Recently the two, who for nearly four years have been traveling the country together sharing their life stories with thousands of high school and college students, were awarded the Spirit of Scandinavia Award. The honor, given out by American Jewish Committee-affiliated Thanks To Scandinavia, recognizes the exceptional achievements of ordinary individuals and remains a lasting tribute to the Scandinavian people, who helped rescue Jews during the Holocaust.

“In Scandinavia, people had a civil obligation to help those in trouble,” said Richard Netter, who in 1963 founded TTS with Danish-born entertainer Victor Borge. “That’s not the case in America or other countries. For example, during the war years, how many countries helped the Jews? Most sat back and didn’t give a damn.”

Gewirtzman, speaking to about 150 people who attended the Spirit of Scandinavia award ceremony held at the home of the Swedish Consul General of New York, said, “Both [Jacqueline and I] met death and evil head on, and both of us came back without letting rancor and bitterness overwhelm us.”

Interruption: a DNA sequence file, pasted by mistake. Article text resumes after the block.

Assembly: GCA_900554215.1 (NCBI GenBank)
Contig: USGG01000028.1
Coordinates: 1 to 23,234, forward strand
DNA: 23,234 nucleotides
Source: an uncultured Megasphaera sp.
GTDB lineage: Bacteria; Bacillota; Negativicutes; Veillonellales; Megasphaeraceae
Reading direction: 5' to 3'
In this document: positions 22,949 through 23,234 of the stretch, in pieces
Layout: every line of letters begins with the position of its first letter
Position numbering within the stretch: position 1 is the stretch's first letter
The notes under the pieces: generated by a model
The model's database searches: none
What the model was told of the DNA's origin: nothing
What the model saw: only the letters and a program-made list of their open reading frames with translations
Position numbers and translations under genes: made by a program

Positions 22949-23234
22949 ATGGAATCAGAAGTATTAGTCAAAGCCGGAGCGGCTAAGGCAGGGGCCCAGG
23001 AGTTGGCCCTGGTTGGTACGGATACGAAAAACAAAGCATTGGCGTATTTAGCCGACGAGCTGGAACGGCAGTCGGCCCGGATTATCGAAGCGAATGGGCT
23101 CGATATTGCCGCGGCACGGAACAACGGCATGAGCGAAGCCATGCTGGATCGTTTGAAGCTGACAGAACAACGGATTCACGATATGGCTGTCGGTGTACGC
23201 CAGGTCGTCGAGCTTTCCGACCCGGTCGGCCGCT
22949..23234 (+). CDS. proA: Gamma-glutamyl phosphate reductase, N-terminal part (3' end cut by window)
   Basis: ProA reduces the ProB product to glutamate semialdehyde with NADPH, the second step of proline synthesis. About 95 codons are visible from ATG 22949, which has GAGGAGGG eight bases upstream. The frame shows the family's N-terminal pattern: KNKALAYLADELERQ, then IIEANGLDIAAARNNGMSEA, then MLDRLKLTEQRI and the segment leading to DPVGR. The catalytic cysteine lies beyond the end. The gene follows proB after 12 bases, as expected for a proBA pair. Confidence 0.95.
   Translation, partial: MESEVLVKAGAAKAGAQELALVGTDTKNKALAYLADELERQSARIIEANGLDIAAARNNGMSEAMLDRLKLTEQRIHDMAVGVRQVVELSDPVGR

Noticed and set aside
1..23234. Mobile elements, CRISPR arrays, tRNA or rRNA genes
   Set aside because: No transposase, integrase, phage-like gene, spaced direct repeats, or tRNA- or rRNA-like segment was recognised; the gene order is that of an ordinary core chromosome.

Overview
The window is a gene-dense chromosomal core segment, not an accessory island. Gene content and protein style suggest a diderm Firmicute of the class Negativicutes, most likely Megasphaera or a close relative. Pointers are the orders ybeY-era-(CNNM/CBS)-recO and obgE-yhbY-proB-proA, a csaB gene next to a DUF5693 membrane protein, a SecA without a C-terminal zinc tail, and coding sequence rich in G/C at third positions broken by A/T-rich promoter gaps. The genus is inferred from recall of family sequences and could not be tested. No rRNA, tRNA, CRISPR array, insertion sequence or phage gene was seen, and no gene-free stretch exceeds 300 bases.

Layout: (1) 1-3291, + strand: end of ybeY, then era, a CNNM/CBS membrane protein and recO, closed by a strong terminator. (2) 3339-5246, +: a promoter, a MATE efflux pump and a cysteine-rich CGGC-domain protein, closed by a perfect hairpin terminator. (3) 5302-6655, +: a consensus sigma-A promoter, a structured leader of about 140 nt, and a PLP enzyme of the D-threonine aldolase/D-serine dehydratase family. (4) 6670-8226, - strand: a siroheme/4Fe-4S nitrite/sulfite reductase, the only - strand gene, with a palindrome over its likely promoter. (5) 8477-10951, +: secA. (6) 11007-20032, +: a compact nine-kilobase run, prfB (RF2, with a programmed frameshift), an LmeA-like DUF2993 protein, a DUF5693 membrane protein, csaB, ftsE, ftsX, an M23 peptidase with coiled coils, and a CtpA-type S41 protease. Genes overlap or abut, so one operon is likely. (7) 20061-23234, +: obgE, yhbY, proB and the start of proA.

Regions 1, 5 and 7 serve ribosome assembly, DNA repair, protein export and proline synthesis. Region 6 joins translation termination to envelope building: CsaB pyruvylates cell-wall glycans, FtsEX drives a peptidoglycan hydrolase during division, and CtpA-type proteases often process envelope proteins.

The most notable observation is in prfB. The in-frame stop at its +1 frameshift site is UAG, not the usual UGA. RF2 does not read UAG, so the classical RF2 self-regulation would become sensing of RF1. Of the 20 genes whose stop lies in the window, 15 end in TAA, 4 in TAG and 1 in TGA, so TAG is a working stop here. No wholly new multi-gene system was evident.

The Spirit of Scandinavia Award comes in the wake of an Anti-Defamation League honor Gewirtzman and Murekatete received in November.

Though separated by a continent and two generations, Gewirtzman and Murekatete have endured similar suffering at the hands of their fellow men. Yet they remain ambitious, civic-minded and, above all, determined to build a world that doesn’t remain idle in the face of genocide — be it in European death camps, Rwandan villages or, most recently, in Western Sudan.

Gewirtzman was only 11 when World War II broke out; he was forced into a ghetto and, ultimately, into hiding. After his family was liberated by the Soviet Army, Gewirtzman and his family returned to Losice, where they received an icy reception from their non-Jewish neighbors.

Out of the 8,000 Jews who lived in the city prior to the Holocaust, the five Gewirtzmans were among only 18 who survived Nazi extermination. The family immigrated to Italy after the war, and then in 1948 to the United States, settling in Albany. David became a pharmacist, and he and his wife ultimately moved to Long Island with their two children. Now retired, the couple devotes much of their time to Holocaust education.